What do you think about the recently discovered Christian letter? I learned about this through Fox News. The article is titled "1,700-year-old recently discovered Christian letter offers clues into how faithful lived centuries ago." Here is the link. I thought the earliest disciples didn’t get involved in politics, but this seems to contradict that claim. –E.F.

Guest responder David Bercot writes:

This reminds me of the type of hype that National Geographic created for the Gospel of Judas, as though it were a discovery with earth-shaking significance for Christianity. In the end, it was something Christians already knew about, and it is just one more Gnostic gospel in a long line of spurious gospels.

Either this professor has been misquoted, or else he or she does not know much about early Christianity. The letters of Ignatius, Clement of Rome, and Polycarp all pre-date this letter by over a century. So this is no remarkable discovery. In fact, there seems to be little to connect this letter to Christianity. Even if the letter contains says the phrase “in the Lord,” that would not establish it as a Christian letter. It could be a Jewish letter. Or it could be a letter from a Gnostic—and there were plenty of Gnostics in Egypt.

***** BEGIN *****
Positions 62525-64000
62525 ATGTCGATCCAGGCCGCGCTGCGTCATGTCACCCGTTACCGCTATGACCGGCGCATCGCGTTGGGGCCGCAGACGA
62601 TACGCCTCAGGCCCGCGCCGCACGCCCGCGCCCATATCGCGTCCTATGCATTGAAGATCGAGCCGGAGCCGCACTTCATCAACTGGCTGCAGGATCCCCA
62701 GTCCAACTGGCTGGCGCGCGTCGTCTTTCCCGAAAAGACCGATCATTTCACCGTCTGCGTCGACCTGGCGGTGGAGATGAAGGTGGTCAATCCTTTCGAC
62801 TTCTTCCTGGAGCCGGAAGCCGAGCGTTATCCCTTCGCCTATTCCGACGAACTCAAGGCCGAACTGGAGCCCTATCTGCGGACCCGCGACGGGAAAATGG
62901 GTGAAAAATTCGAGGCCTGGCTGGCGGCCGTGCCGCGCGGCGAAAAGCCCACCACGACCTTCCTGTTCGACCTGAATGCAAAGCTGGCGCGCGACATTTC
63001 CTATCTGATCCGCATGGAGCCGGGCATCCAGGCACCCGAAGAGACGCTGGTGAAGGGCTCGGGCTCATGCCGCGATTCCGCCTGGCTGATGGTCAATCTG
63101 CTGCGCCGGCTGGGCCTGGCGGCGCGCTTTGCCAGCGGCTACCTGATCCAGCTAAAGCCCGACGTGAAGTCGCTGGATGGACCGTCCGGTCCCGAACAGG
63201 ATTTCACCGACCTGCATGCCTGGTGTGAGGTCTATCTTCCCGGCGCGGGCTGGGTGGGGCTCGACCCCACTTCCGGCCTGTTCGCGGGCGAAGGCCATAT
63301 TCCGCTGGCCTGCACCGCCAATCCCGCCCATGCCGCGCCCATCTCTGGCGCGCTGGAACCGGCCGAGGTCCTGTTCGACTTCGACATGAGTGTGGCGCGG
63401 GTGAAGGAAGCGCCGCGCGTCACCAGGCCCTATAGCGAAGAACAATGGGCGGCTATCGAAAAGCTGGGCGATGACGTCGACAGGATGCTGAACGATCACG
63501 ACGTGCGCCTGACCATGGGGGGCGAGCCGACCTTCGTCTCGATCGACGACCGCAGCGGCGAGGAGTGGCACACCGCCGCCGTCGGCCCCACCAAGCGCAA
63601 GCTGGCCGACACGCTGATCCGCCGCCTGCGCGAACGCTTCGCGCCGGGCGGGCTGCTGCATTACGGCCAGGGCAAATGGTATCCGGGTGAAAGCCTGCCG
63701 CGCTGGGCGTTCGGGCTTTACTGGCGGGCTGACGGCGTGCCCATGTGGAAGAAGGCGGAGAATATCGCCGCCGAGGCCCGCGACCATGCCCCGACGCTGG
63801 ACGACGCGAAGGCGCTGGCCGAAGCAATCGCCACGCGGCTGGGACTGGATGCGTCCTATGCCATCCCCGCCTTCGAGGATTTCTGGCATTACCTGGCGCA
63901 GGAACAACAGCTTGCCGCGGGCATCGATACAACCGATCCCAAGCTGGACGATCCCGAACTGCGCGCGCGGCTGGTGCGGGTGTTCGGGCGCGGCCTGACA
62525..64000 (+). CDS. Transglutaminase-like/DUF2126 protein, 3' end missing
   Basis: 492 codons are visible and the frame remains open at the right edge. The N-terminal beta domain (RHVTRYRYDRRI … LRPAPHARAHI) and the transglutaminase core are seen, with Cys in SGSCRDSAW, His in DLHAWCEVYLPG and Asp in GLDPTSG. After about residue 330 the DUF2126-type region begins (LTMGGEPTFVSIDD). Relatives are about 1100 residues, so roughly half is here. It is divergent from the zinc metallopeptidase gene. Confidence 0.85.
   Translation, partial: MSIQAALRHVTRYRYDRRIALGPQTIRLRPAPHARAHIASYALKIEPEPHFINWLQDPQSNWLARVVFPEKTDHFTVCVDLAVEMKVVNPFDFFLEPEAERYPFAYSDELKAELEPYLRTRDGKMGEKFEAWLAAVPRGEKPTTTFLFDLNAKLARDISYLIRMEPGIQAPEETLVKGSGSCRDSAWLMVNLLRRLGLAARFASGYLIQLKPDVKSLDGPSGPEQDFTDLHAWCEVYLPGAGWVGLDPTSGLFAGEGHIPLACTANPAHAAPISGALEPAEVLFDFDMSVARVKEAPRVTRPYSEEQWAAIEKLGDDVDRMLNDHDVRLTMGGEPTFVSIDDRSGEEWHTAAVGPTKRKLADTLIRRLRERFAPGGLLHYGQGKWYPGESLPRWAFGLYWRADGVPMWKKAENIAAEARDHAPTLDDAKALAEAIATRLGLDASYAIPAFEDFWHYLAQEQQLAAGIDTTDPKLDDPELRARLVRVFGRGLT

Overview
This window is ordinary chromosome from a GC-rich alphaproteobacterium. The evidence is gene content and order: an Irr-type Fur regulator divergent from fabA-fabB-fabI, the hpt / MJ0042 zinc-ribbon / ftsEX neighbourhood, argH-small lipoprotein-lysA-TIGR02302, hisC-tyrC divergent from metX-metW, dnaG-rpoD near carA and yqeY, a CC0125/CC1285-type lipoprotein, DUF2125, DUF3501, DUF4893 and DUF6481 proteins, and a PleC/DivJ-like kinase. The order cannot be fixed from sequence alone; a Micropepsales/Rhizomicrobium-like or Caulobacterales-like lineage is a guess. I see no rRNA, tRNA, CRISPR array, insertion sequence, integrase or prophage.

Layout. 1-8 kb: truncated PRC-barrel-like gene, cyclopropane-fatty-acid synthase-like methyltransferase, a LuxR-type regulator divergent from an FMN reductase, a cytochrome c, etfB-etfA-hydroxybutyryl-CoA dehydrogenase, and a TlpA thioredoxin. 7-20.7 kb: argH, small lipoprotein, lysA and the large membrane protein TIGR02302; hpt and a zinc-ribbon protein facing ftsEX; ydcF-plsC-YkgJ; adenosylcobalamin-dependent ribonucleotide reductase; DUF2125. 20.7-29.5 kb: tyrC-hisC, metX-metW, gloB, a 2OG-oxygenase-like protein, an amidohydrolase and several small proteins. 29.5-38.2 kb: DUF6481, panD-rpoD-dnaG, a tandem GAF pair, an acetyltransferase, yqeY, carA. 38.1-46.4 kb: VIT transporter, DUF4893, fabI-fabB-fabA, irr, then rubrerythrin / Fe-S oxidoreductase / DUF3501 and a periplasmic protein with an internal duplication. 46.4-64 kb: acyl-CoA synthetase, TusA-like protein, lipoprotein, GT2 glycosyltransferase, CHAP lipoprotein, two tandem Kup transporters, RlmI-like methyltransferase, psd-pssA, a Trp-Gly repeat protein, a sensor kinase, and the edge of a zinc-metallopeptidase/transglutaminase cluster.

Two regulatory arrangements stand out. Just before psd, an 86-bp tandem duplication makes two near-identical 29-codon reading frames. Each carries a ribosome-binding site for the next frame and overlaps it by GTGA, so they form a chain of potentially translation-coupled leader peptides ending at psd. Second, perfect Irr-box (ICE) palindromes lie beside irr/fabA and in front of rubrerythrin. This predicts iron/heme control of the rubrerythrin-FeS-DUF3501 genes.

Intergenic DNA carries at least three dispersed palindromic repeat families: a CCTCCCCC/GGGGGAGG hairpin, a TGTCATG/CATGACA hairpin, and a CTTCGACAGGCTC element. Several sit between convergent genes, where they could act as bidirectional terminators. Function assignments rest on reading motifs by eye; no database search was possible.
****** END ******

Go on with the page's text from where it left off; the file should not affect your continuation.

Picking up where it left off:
I don't know how common the name Paulus was in Roman Empire, but we read about Sergius Paulus in Acts 13. So it was hardly an unknown name outside of Christian circles.

What puts the nail in the coffin, however, are the words:  "Our lady mother is well and salutes you as well as your wives." That would hardly have been written by an orthodox Christian, since the early church did not allow polygamy.

In short, this professor is claiming a lot based on virtually nothing.

E.F. expresses gratitude: This is excellent. Thank you so much for researching this. It is amazing how quickly we can build a school of thought around a faulty foundation if we are not careful!